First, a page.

In the 1940s, a writer, Maurice Bendrix (Van Johnson, A Guy Named Joe), begins a clandestine relationship with a married woman, Sarah Miles (Deborah Kerr, The Innocents), whom he tries to convince to leave her husband. Sarah disappears abruptly and Maurice is determined to find the real reasons behind the end of the affair.
Reaction & Thoughts:
Despite its title, The End of the Affair, directed by Edward Dmytryk (The Young Lions), is really about religion and spirituality — it chronicles a turbulent journey of spiritual awakening. The film works because all elements of filmmaking are top-notch and the subject matter is treated with delicacy and intelligence.
The film is based on Graham Green’s semi-autobiographical book. Green was Catholic and while he tended to downplay the church’s influence on his work, many of his books reflect his Catholic upbringing. This adaptation of one of his most celebrated books is interesting precisely because of its exploration of Catholic ethos.
The film begins like most movies about illicit love affairs. The first half is a straightforward love story. The End of the Affair takes an unexpected turn about half way through. This is when the movie gets really interesting. I thought it did a commendable job dealing with such esoteric things as faith, pietism, theology, etc.
One of the film’s main points is that suffering is an integral part of emotional and spiritual growth. True Nirvana has to have a component of suffering, the film argues.
The End of the Affair presents religion as a medicine for the sickly soul. According to the film, you seek out God when you are in distress, and serve him through more pain. And punishment is a privilege, not a burden. It’s in this cloud of religious dogma that the entire love story plays out and that makes for a challenging, fascinating viewing experience.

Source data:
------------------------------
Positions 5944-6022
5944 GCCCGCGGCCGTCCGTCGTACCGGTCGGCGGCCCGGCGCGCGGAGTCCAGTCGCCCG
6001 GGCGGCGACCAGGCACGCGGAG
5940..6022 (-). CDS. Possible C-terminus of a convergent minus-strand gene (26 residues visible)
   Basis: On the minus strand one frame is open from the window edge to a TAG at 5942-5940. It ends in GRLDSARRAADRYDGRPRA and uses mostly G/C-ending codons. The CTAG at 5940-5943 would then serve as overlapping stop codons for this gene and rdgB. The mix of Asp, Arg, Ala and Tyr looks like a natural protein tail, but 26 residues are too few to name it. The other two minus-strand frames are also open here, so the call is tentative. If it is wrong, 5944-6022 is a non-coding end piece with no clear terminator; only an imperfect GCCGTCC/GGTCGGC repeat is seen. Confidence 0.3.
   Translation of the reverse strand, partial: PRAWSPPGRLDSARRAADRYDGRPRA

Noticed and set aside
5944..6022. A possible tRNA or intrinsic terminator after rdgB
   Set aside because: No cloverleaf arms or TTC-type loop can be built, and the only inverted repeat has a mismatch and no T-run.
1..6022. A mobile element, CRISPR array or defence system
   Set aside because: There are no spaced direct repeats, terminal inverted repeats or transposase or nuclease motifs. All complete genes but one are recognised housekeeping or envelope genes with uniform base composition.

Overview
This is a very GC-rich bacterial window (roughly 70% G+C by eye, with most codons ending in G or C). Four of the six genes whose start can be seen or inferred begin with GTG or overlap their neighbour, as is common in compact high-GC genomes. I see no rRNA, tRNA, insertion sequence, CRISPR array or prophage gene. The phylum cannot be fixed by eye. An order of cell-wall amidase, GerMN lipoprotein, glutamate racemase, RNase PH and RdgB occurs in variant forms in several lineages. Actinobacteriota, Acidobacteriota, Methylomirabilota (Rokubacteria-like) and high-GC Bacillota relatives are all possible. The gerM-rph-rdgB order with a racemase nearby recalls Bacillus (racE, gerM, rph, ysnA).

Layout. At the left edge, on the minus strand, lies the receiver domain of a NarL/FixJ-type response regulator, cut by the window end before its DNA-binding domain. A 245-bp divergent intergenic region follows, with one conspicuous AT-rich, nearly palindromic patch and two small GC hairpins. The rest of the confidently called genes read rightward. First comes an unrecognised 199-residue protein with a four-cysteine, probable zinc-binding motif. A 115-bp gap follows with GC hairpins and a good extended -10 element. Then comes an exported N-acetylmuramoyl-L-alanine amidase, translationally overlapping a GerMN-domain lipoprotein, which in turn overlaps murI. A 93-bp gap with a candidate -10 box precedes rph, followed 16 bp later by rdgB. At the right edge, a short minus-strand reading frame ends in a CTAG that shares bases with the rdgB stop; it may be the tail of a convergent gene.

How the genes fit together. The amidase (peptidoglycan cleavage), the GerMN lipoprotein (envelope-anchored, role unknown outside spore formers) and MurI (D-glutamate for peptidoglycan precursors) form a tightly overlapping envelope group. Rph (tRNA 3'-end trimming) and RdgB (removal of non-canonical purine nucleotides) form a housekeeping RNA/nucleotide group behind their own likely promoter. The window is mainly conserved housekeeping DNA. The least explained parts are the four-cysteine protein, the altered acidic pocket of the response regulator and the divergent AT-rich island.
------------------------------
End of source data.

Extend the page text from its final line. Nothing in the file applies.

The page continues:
Van Johnson does a surprisingly good job here. It’s a rather difficult role that Johnson plays well. However, the film really belongs to Deborah Kerr. She gives a truly remarkable performance as the troubled married woman. It’s funny that Kerr, who, in my opinion, is the epitome of poise and propriety, played so many unfaithful wives. She can get away with portraying amoral characters because she always comes across as a classy lady. Kerr’s Sarah is one of her most interesting creations.
Also, Peter Cushing (Horror of Dracula) gives a wonderfully sensitive performance as Kerr’s impotent husband. Nothing here prepares you for Cushing’s charismatic performances in countless of horror movies. John Mills (Ryan’s Daughter) has a small, semi-serious role as a not-too-bright private detective. It’s a quirky touch that works amazingly well within the movie’s very serious tone.
Conclusions & Final Thoughts:
The End of the Affair is one of the most intriguing romantic melodramas I’ve seen. It surprises you at every turn. It also contains one of Kerr’s best performances. Remade in 1999, with Julianne Moore (The Hours) and Ralph Fiennes (The English Patient), and Stephen Rea (The Crying Game). B&W, 105 minutes, Not Rated.
P.S. This is my contribution to The Deborah Kerr Blogathon, hosted by Maddy Loves Her Classic Films.